The Plows Candy Company used this particular advertising campaign to help advertise their Honey Boy brand of candy around 1900. However, the campaign used another honey, the Honey Suckle as being another type of honey in this particular sign. Why Honey Suckle one may ask? Isn’t that a noxious type of weed, one that people try to kill before the weed takes over your landscaping? Perhaps this was not the case back in the early 1900’s? We may never know the perception from that time period, but I am more perplexed as to why the Honey Boy image looks so dapper, and the Honey Suckle girl is missing a shoe? I suspect there is a reason, but at this time this writer does not know why the image illustrates that particular unique design. Hopefully a reader will be able to tell me one day why this might have been done. Fingers crossed. This particular sign was produced by the Meek & Beach Company in Coshocton, OH about 1910.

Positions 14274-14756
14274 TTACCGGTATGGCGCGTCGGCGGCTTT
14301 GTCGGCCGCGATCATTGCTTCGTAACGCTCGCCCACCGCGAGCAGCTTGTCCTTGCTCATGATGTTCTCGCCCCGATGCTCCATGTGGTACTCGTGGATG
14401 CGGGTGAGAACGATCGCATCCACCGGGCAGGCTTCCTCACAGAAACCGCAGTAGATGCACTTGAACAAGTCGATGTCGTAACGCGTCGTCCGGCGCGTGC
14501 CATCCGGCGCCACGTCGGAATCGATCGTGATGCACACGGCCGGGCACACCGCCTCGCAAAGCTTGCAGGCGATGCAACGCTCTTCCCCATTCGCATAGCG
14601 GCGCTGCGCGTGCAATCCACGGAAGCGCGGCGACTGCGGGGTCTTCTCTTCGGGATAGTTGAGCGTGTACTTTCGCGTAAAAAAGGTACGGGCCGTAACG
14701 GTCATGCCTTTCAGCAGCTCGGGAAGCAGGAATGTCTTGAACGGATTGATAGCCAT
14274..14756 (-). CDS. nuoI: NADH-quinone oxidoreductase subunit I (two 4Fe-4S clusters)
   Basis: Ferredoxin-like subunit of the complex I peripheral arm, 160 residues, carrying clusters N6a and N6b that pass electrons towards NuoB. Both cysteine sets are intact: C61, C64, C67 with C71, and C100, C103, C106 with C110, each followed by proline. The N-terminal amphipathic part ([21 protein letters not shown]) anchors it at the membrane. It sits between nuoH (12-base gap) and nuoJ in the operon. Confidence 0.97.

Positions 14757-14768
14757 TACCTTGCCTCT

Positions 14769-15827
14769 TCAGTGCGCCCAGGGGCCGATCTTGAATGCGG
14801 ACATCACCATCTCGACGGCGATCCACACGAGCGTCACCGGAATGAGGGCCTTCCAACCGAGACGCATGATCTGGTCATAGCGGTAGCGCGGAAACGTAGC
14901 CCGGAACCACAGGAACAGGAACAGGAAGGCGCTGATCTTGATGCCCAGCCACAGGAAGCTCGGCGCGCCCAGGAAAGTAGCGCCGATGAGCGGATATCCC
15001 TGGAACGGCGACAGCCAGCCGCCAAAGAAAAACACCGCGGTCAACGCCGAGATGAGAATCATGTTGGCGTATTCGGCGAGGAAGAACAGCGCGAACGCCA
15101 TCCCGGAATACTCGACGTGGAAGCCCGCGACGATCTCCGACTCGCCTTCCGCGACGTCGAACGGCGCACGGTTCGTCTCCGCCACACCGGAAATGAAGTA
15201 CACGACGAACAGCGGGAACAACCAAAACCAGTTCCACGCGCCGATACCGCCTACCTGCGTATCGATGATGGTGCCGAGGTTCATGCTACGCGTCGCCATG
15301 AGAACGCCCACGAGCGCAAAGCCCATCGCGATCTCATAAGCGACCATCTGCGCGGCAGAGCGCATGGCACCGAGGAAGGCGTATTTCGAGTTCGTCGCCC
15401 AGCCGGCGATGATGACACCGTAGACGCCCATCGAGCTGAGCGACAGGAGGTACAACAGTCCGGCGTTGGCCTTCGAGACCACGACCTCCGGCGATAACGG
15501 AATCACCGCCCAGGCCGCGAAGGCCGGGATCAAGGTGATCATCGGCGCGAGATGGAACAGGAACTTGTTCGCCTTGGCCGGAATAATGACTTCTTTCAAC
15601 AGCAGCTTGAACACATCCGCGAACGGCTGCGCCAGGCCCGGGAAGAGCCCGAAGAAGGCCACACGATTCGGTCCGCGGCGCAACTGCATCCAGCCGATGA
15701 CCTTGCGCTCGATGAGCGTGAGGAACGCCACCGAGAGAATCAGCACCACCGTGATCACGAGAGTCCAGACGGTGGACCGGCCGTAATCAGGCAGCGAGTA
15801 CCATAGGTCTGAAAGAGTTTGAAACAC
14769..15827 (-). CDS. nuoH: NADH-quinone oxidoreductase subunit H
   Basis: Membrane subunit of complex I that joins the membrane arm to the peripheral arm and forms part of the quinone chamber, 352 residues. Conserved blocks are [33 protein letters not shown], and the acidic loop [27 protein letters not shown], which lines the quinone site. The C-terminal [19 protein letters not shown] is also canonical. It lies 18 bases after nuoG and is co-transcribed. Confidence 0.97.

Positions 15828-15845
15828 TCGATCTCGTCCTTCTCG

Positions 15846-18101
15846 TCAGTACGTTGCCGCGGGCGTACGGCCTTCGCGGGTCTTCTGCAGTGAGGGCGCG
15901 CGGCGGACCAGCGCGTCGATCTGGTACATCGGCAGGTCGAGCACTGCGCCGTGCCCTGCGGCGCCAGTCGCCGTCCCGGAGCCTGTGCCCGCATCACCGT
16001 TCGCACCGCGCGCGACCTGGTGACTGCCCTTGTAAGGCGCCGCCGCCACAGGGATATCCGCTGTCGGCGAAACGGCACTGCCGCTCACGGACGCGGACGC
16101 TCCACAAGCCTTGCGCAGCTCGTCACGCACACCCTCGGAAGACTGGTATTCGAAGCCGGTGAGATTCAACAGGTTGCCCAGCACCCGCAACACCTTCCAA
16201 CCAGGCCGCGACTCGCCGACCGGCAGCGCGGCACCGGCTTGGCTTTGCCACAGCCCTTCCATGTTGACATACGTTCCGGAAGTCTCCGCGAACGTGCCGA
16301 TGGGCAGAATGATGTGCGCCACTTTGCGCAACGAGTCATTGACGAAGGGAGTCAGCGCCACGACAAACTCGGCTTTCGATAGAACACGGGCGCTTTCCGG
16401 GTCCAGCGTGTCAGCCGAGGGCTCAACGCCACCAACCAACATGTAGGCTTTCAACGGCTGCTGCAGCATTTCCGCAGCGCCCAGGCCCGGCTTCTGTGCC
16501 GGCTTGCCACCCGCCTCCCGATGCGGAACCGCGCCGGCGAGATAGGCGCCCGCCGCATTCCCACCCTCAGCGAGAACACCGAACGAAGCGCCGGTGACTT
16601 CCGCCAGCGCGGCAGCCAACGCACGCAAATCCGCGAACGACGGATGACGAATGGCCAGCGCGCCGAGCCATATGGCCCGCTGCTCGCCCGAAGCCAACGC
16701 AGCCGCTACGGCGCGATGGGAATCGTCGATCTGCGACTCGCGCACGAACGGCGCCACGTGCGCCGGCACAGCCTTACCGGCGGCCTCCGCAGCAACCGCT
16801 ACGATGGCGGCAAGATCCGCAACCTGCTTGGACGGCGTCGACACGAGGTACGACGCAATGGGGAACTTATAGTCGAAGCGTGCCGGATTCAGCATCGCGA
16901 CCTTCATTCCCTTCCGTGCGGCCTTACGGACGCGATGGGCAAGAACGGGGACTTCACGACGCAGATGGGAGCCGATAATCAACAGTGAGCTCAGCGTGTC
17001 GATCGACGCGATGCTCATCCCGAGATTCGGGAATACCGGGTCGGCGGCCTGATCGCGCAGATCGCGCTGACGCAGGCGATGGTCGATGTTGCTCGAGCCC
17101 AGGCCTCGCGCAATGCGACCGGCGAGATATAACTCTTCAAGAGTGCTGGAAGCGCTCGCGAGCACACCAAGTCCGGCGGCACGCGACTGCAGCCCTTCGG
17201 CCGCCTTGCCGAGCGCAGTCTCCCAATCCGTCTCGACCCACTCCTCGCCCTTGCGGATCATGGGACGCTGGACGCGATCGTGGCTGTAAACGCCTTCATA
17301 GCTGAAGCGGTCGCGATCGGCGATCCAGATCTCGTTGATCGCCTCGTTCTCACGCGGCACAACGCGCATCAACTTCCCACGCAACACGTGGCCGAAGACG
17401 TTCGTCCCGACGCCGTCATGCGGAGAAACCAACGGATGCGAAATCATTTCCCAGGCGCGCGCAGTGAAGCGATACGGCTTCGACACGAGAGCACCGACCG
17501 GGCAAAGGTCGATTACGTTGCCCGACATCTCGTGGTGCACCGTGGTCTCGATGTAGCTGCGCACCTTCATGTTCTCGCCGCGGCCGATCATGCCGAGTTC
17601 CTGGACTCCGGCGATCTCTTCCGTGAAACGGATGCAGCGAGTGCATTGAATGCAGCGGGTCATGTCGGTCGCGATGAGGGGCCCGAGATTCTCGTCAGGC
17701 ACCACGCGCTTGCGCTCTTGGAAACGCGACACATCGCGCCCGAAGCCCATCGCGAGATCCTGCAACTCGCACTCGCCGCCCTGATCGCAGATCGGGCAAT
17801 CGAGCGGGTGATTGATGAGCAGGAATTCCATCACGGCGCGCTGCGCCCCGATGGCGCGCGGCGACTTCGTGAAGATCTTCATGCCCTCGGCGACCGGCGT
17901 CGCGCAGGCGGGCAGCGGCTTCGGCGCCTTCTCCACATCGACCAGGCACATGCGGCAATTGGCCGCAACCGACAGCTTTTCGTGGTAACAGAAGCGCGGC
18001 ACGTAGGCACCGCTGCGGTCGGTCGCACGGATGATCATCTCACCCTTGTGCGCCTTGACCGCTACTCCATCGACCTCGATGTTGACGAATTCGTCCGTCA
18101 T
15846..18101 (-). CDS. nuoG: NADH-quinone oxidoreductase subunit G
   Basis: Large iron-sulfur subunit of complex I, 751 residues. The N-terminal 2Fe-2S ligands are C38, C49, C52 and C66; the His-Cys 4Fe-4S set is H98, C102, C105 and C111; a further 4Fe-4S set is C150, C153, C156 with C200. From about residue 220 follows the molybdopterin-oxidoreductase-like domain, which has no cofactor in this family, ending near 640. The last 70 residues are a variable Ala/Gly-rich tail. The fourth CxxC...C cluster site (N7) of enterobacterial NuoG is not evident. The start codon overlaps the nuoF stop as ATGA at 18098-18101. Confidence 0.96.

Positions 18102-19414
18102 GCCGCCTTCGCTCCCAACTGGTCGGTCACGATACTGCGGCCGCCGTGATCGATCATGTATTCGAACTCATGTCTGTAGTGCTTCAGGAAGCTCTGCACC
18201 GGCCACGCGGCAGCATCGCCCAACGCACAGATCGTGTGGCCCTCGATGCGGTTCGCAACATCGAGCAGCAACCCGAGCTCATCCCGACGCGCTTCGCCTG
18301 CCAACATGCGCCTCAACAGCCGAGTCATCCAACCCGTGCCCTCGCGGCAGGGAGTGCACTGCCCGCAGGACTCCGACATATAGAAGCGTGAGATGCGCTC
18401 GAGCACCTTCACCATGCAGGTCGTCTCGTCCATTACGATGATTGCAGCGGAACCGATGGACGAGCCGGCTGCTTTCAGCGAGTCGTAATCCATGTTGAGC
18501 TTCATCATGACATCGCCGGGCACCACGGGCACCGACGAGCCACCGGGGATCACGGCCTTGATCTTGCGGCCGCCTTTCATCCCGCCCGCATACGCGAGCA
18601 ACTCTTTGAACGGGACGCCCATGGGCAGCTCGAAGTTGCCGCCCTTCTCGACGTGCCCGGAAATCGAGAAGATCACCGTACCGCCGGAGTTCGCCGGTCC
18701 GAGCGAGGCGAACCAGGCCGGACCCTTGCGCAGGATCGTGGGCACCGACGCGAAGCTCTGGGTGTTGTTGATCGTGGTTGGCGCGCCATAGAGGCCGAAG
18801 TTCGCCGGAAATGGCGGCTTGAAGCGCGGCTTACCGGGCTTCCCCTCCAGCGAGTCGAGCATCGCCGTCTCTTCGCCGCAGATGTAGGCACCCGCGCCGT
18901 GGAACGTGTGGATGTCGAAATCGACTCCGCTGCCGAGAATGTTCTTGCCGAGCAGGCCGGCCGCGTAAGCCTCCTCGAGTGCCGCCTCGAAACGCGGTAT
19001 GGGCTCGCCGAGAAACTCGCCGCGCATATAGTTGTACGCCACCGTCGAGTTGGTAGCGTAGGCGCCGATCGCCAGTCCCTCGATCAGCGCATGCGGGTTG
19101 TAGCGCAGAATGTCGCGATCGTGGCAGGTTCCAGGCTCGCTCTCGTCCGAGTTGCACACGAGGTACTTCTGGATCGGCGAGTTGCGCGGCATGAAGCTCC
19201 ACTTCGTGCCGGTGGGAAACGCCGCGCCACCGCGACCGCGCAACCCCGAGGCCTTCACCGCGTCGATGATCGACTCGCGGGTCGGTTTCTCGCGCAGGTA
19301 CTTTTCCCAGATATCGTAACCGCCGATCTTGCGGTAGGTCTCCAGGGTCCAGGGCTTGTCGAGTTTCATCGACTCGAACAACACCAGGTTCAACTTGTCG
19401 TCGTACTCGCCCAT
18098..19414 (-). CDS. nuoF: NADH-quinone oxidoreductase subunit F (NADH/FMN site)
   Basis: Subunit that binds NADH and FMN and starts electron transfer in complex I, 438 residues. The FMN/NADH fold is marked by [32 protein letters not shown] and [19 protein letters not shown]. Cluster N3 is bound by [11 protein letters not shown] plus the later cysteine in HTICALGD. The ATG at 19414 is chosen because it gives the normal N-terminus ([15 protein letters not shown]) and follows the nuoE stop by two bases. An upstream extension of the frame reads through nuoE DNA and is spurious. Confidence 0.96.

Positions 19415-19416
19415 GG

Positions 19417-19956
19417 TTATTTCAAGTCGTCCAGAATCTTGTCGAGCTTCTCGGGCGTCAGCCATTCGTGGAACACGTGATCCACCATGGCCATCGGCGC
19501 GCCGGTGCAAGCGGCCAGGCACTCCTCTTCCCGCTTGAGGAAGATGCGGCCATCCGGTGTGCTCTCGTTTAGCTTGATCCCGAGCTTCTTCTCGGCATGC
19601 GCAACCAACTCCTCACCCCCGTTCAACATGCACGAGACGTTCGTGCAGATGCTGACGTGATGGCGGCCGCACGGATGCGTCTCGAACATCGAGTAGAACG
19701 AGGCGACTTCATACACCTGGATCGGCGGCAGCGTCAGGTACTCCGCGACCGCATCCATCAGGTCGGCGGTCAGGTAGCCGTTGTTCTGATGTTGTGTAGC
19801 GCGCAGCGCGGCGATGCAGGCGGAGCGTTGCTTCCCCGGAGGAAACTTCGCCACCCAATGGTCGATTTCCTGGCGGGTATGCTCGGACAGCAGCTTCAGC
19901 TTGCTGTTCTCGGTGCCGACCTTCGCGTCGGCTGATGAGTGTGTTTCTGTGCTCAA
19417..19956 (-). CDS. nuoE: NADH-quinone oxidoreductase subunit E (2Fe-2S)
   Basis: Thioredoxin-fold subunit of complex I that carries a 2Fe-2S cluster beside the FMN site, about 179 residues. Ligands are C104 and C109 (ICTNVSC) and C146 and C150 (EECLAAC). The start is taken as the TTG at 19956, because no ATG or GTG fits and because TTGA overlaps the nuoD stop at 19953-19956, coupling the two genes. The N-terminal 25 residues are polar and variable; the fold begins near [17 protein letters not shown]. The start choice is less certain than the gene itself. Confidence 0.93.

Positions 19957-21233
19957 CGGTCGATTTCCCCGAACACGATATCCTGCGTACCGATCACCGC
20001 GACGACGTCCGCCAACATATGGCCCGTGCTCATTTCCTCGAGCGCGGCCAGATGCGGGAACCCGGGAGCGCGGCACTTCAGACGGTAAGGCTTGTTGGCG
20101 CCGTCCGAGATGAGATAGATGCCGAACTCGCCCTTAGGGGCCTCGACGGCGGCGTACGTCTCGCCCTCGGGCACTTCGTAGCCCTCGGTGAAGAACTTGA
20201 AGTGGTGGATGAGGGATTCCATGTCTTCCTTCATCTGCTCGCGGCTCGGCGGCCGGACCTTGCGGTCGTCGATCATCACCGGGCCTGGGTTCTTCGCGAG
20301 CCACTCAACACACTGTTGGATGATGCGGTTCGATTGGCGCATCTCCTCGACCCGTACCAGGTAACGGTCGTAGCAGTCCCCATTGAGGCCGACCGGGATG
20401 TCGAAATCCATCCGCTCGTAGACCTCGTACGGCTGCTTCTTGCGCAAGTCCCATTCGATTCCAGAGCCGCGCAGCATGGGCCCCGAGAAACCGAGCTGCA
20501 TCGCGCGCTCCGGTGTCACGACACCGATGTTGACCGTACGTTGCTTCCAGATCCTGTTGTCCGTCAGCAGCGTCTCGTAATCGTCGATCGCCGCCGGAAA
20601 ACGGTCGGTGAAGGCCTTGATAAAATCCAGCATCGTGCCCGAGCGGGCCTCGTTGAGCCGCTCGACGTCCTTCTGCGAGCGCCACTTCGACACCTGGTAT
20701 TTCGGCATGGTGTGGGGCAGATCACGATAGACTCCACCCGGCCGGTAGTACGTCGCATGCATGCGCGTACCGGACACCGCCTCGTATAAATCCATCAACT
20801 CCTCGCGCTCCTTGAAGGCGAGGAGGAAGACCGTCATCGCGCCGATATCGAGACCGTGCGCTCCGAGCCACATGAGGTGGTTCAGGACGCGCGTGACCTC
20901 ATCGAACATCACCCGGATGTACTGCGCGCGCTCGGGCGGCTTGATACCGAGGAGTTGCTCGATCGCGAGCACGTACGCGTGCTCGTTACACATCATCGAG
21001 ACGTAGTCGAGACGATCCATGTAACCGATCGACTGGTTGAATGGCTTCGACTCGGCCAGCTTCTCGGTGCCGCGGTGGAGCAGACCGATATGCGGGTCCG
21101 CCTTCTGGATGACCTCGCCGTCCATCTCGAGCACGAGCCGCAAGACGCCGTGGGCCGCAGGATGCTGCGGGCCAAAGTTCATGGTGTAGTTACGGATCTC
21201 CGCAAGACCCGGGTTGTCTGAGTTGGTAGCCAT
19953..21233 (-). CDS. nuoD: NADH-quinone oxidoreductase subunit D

The Plows Candy Company was based in St. Louis, MO, and was a well known early confectionary style producer of many candy brands. Through time their brands have been discontinued and simply lost to time, but what many people do remember the Plows Candy brand for was their early set of baseball cards, of which the 1912 series is considered the rarest if not one of the most difficult sets for collectors to accumulate today. Strangely enough, while the baseball card set was released in earnest, I can only speculate it did not sell very well as the idea of baseball cards in anything outside of tobacco products was unheard of in 1912. Sadly, the Plows Candy Company filed bankruptcy in 1915, and ceased to exist as a company. Today we are only left with collectible advertising signage like the one featured here as a memory of a once proud company.